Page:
In a post on their official blog, Google has let the world know that, "in the interest of transparency," they're allowing the FCC to comply with a Freedom of Information Act request to fully publish their response about the whole Google Voice Rejection Brouhaha, and it's an interesting read, to say the least. You can grab the PDF of the letter right here.
The letter, which had been previously redacted, claims that not only did Apple fully reject both Google Voice and Latitude, but the rejection came after conversations between top executives, including Phil Shiller. This contradicts Apple's claim that they had not rejected the apps, but merely reviewing them in a more extensive way.
The reason for the rejections (as Google calls them) is what you probably expected: "duplicate functionality." Google writes:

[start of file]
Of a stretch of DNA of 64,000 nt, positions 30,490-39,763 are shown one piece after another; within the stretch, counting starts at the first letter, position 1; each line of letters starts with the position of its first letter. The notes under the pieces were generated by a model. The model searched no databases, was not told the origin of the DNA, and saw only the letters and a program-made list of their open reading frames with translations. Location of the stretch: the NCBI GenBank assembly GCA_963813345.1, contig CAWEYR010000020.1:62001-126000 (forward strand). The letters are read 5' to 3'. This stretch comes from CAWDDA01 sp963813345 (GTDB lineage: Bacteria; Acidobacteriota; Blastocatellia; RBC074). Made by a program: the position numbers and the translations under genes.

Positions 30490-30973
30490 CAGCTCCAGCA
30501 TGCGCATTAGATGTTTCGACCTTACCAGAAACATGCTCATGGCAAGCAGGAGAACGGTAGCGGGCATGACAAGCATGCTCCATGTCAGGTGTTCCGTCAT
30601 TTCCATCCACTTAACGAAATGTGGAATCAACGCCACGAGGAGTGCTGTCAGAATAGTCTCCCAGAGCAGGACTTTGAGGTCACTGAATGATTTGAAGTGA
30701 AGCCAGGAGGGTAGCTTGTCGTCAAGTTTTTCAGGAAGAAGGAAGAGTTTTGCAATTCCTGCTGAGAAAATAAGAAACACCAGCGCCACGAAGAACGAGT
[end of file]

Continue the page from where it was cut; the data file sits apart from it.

Apple's representatives informed Google that the Google Voice application was rejected because Apple believed the application duplicated the core dialer functionality of the iPhone. The Apple representatives indicated that the company did not want applications that could potentially replace such functionality
The story is much the same for Google Latitude, but has a bit more shadenfreude to it since the functionality that's being duplicated is "a version of Google Maps." Google also details the dates of calls, emails, and in-person conversations between Alan Eustace of Google (VP of Engineering and Research) and Phil Schiller of Apple (VP of Worldwide Product Marketing, but you knew that).
So... the worm and turned and Google's letting the world know they feel rejected. How do you feel after this latest development?